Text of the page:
Actually it was yesterday, rather than today, that I spotted this work recently made available through the good offices of Project Gutenberg:
William Carpenter, One Hundred Proofs that the Earth is Not a Globe (1885) -
- and I can't see that he entirely manages to give a plausible explanation for eclipses, but then he does think that the sun is a lot smaller than those there astronomers declare, and goes round the earth...
We do feel that Alfred Russel Wallace would have been better employed than debating with members of the Zetetic Society.
One is - a little - intrigued at what was published in Flat Earth journals (o, say, do, that it was Flat Earth hymns such as feature in Kipling's The Village That Voted the Earth Was Flat...)
But I was fascinated by this, in that Wikipedia article on Flat Earth Societies:
In 1969, Shenton persuaded Ellis Hillman, a Polytechnic of East London lecturer, to become president of the Flat Earth Society; but there is little evidence of any activity on his part until after Shenton's death, when he added most of Shenton's library to the archives of the Science Fiction Foundation he helped to establish.The lengths to which librarians will go to add some particularly rare and choice material to their collection.
We watched the crescent, came back in, and people on TV in Oregon were watching the sun shadow retreat. I came up to get back to work, reflecting that it was so very nice to pass through the kitchen and tv area and not be hearing the words "terrorists" "Nazis" "Republicans" or "Trump." So very nice.
Goth Girl and the Ghost of a Mouse
Goth Girl and the Fete Worse Than Death
Goth Girl and the Wuthering Fright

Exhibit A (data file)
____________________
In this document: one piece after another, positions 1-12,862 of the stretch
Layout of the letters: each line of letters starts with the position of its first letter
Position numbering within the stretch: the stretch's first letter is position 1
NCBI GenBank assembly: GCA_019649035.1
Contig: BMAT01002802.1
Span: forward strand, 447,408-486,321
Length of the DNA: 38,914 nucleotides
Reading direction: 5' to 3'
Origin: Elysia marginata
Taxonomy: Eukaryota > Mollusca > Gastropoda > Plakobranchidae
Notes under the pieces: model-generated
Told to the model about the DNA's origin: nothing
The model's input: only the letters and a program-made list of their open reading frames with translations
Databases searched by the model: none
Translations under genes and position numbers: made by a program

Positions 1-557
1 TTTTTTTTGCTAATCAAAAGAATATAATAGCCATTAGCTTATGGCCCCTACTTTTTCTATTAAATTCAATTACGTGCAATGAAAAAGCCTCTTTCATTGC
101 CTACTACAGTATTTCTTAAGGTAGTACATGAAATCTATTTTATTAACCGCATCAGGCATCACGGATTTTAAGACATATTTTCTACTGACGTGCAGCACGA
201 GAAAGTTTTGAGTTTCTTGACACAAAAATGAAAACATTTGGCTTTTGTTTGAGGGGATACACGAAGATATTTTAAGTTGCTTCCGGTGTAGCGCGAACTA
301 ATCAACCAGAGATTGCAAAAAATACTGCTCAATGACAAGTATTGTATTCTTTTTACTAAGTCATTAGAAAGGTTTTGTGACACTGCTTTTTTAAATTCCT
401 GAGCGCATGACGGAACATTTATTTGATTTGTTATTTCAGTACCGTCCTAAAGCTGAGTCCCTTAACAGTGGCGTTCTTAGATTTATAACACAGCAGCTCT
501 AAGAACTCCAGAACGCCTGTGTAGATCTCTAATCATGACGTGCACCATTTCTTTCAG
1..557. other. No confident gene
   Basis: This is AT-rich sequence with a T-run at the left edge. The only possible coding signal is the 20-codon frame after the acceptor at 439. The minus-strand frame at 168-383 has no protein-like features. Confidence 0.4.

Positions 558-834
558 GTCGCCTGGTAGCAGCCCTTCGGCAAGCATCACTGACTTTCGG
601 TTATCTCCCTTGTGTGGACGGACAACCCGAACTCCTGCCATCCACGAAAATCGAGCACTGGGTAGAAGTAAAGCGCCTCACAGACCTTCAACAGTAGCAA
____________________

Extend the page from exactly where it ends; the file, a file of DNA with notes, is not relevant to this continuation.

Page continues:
by Chris Ridell.
Young readers (the alleged intended audience) will probably enjoy them - they're not quite graphic novels, but they have a lot of graphic elements[*], and very silly plots - but well-read, pun-loving adults with a good grounding in literature and contemporary British culture will probably enjoy them even more.
Since I started reading them the air has been punctuated by laughter every now and again when a penny drops. I am halfway through book two, and there seems to be a puddle of pennies at my feet...
And now I shall return to the statue of a sulking-looking seamonster known as 'Mopey Dick'.
[*] extra points for innovative use of footnotes
I can always tell when he's got a mouse - I can hear him all the way up the stairs going "I gotta Mouse! I gotta Mouse!".
It's loud. Muffled (because his mouth is full) but loud. He's always vocal, but the Gotta Mouse! voice is very different to his normal "Hi honey, I'm home!"
Today I have made an app and released it for beta review. And now I'm going around going "I gotta App!" Come and behold the wonder of My App for it is like no other
Bread: on Monday, Greenstein's 100% Wholewheat Loaf, made up of ordinary strong wholemeal/wholemeal spelt/einkorn flours. Tasty but a bit crumbly for some reason.
Saturday breakfast rolls: the adaptable soft roll recipe, 4:1 strong white/buckwheat flour, dried blueberries, maple sugar.
Today's lunch: quails, which I cooked yesterday as they were well pushing their use-by date, according to a recipe from Clarissa Dickson Wright. The Game Cookbook, only that used fruit chutney, which I did not have, so used damson jelly instead, roasted in foil at Mark 3 for 30 minutes: not bad. Served with sticky rice in coconut milk with lime leaves, buttered spinach, and asparagus healthy-grilled in olive oil and splashed with aged organic balsamic vinegar.
Have started the overnight rising version of the bread recipe in Laurie Colwin's Home Cooking, which I haven't made for ages.
- just on reading the the cover of the Guardian Saturday Review, which promised its readers a letter from Karl Ove Knausgaard to his unborn baby.
And when Tonstant Weader had finished fwowing up, she wondered how much nappy-changing KOK (fnarr, fnaar: am 13 at the back of the class) signs up for, rather than providing Deep Existential Insights?
Will concede that I am somewhat cynical about the entire genre of 'Bloke becomes father and has EPIPHANY' - in particular we may note that KOK already has two children. Also KOK has admitted that 'he has achieved huge success by sacrificing his relationships with friends and members of his family'.
And in other bloke news, maybe it's just me, but why is Rosa Bonheur 'less well-known' than other French C19th horse painters whose names ring no bell with me, Vernet and Fromentin? If someone has a massive great canvas in the NY Metropolitan Museum... I think this is a deplorable case of the reviewer not having heard of her.